Intermediate Side Reflex Reflectors

For vehicles 30 feet or longer, a second set of two intermediate side reflectors are required. These lights should be yellow and mounted on the side of the truck near the center. Intermediate side reflectors alert motorists to the length of the truck.

Tail lights

Tail lights alert other drivers to the width of the vehicle, allowing them to get an idea of the size of the vehicle in front of them. Two red tail lights are required to be mounted to the rear of trucks, as far apart as possible and at identical heights.

Stop Lights

One of the most important lighting safety components of a fleet vehicle are the stop lamps. They alert other drivers to vehicle braking. They should be red, mounted symmetrically as far apart as possible.

Backup Light

Backup lights are also known as reverse lights. They light up the area behind the truck as it is backing up. The light should be mounted at the rear of the vehicle and be white. Only one backup light is required on the truck.

License Plate Light

License plate lights are required by law. They allow other drivers to read your license plate while running at night. A minimum of one white license plate light should be mounted above, or at the side(s) of the license plate.

Center High Mounted Stop Light

The center high mounted stop light was first mandated in 1986. By placing a brake light higher in a driver's field of vision, it would be more visible and prevent rear end collisions. CHMSL's are required for trucks under 80 feet, red and mounted at the centerline of the rear of the truck.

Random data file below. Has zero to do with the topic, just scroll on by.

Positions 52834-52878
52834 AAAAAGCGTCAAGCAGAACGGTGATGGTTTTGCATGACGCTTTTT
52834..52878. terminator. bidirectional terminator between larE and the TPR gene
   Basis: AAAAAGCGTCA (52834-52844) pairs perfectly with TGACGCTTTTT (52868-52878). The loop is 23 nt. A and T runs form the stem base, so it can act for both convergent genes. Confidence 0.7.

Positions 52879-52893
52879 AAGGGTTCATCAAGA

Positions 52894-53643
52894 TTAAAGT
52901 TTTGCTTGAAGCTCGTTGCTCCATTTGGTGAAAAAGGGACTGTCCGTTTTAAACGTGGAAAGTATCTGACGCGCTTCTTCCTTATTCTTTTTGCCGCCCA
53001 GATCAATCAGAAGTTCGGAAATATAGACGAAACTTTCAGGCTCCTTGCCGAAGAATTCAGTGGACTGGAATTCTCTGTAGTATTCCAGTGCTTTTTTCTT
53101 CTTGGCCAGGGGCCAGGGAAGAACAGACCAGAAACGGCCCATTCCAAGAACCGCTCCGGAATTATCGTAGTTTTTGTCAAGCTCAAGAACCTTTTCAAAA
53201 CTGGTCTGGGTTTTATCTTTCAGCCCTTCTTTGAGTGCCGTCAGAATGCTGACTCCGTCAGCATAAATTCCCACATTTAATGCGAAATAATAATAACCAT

Road Safety Lighting outside FMVSS regulations

Safety goes beyond doing only what is mandated by law. Staying visibly safe requires the attention of other motorists to you and your intentions. Outside FMVSS regulations, there are other available forms of lighting that can keep you safe during emergencies.

Strobe Lights

Strobe lights are great for catching the attention of other drivers. In an emergency where your fleet vehicle is stopped, a strobe light provides eye catching visibility to your presence. Rotating strobe lights move in a circular motion alerting all drivers within a 360-degree view of your truck. The rotation also creates a blinking affect as the light travels providing an extra attention-grabbing effect.

Strobe lights are portable, many featuring magnetic bases. Carrying them and deploying them are a breeze.

Fog Lights

Traditional high beam lights reflect fog resulting in impaired visibility. Fog lights are designed to shine in a downward angle to prevent reflection from the fog. Fog lights can illuminate the road underneath the fog itself.

Flood Lights

Flood lights can be mounted to areas of the truck where functional work is often performed. Flood lights will light up an area to create a safer work environment for drivers while outside of their trucks.

Visibility is a vital component of safety. Ensuring your truck or bus meets the required lighting regulations not only keeps the truck's driver safe – it keeps all motorists in the vicinity of the truck safe. Inspect your lights for defect and warning signs of failure. Replace them before they no longer function. With a wide selection available, let your Imperial Dedicated Account Advisor help you select the right bulbs, lamps, or lights for your fleet today.